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Regular recreational water quality information could be on the horizon to help people decide when and where to swim.
Port Macquarie-Hastings Council will consider including the Beachwatch Partnership Program in the draft 2023/24 Operational Plan. The vote was unanimous.
The state government program assists councils to monitor and report recreational water quality. Sites monitored range from beaches to lakes and lagoons.
Port Macquarie-Hastings Council is not one of the local government areas signed up to the program.
Council director Melissa Watkins said the council's current approach was to perform water quality testing in respect to beaches or water bodies adjacent to or affected by potential sewer overflows or pollution.
The council also applies the Australian standard which discourages swimming at beaches 72 hours after heavy rain. Lifesavers can make a call to open and close beaches.
Cr Danielle Maltman brought the Beachwatch matter before the council's November meeting.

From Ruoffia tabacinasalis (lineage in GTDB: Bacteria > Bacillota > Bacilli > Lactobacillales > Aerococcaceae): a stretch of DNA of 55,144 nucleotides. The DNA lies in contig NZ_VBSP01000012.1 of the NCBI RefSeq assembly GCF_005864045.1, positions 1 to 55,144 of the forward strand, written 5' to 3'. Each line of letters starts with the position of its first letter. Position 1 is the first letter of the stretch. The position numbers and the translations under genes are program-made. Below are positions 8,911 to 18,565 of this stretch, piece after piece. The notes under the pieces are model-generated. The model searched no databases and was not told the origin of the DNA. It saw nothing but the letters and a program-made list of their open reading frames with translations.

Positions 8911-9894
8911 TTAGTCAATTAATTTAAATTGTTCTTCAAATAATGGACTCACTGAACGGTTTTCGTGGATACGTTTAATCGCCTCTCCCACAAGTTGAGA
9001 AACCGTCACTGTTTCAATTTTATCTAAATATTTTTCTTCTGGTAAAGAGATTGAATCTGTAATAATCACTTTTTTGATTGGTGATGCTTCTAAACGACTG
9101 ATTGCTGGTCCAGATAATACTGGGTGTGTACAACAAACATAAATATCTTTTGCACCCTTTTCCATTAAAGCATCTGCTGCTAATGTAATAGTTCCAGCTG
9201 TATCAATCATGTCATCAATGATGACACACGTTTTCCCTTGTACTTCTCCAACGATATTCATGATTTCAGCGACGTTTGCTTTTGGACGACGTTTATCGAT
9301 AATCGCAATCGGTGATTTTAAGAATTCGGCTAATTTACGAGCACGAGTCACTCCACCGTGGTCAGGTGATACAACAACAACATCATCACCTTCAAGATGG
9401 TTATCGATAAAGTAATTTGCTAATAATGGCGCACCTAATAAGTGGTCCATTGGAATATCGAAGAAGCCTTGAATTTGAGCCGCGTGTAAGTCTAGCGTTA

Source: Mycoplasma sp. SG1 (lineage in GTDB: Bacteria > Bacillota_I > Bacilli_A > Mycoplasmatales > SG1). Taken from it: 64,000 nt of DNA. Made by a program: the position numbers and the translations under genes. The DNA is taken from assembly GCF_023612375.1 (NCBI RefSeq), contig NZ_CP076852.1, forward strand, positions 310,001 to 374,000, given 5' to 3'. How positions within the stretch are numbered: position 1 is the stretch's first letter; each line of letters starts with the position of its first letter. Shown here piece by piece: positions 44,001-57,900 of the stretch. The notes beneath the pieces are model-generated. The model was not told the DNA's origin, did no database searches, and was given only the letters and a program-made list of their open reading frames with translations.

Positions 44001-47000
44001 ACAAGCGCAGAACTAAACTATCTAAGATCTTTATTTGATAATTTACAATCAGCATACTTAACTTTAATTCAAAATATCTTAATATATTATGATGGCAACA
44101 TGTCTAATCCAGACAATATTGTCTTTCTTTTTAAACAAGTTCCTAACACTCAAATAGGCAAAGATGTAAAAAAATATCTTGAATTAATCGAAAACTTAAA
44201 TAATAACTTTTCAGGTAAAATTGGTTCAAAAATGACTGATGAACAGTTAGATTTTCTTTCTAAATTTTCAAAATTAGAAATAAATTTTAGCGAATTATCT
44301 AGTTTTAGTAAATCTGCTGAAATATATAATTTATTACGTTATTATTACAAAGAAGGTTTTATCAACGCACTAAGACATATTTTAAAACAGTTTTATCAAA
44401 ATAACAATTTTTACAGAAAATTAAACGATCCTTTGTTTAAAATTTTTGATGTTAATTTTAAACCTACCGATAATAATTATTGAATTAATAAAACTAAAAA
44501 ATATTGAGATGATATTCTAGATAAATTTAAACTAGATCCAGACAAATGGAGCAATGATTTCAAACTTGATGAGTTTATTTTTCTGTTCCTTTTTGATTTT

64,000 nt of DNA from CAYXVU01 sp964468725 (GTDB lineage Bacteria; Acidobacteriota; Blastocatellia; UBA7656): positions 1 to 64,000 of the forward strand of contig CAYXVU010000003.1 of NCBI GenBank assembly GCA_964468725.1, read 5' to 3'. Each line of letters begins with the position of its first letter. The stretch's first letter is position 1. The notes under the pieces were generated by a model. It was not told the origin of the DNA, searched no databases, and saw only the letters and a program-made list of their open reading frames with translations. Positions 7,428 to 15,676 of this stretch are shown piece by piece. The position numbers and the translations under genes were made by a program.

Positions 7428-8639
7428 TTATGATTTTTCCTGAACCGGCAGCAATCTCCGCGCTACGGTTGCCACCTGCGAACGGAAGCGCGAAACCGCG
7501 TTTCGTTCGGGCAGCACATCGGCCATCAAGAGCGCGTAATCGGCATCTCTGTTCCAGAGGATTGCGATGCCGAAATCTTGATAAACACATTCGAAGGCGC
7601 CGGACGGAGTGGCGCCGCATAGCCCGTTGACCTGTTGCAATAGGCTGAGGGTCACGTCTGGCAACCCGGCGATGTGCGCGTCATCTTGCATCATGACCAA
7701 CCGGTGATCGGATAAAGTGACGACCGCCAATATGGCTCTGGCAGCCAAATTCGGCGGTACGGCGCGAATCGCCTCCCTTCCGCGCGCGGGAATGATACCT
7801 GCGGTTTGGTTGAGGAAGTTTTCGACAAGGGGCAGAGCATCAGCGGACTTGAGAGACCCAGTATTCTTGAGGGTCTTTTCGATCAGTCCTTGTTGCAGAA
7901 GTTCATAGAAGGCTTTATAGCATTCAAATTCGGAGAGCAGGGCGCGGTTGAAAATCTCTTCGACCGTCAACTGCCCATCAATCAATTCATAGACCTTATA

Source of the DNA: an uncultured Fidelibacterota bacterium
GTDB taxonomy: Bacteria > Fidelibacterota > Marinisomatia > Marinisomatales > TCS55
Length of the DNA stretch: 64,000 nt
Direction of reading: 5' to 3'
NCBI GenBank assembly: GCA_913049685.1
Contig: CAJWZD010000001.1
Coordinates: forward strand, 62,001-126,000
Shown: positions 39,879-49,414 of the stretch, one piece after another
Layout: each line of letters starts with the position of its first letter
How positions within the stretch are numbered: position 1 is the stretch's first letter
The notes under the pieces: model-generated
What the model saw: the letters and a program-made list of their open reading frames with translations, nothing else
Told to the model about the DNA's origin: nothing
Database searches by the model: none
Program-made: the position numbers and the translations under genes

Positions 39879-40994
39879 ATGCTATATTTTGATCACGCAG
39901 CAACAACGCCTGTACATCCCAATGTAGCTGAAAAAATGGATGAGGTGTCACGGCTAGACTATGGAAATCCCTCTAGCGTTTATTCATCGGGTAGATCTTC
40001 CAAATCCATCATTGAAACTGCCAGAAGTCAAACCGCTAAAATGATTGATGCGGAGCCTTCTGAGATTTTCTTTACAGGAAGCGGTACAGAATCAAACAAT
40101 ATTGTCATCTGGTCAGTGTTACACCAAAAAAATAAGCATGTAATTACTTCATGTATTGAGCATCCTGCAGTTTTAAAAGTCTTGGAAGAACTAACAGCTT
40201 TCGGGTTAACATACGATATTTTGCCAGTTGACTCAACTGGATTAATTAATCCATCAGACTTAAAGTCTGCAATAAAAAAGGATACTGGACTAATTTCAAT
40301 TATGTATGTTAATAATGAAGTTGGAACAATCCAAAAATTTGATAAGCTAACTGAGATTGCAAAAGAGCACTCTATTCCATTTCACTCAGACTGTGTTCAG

Cr Maltman said Beachwatch was a valuable tool to provide transparent, regular and reliable beach water quality information.
She said implementation of Beachwatch would evidence the council's duty of care to the community and visitors.
"Quite simply, Beachwatch is our commitment to looking after our own backyard," Cr Maltman said.
Cr Lisa Intemann supported consideration of the program for inclusion in the operational plan, provided it was in a targeted manner.
Wayne Hudson, who runs Port Macquarie Surf School, spoke in support of the Beachwatch Program.
He said water quality testing was really important.
Mr Hudson said he hoped the council could assess the program and see if it had the funds to join.
He suggested Town Beach, Flynns Beach, Lighthouse Beach, Bonny Hills and North Haven beaches and Lake Cathie could be part of the program, depending on the council's funds.
Kate Aston from Revive Lake Cathie also threw her support behind the Beachwatch Program.
She said areas from Cathie lagoon, Lighthouse Beach and Middle Rock Beach to Bonny Hills Beach, at the junction of Duchess Creek and Rainbow Beach, had increasing numbers of tourists and locals using them.
"Following heavy rain, we have some very questionable water quality in those areas," Ms Aston said.
She said data collected from Revive Lake Cathie with the NSW Waterwatch Program would go hand in hand with the Beachwatch Program.
The Beachwatch Program involves collecting and testing water samples for bacteria to provide information on the level of sewage and stormwater pollution and whether it is safe to swim.
Star ratings are generated for each beach and annual beach grades are reported in the State of the Beaches report.
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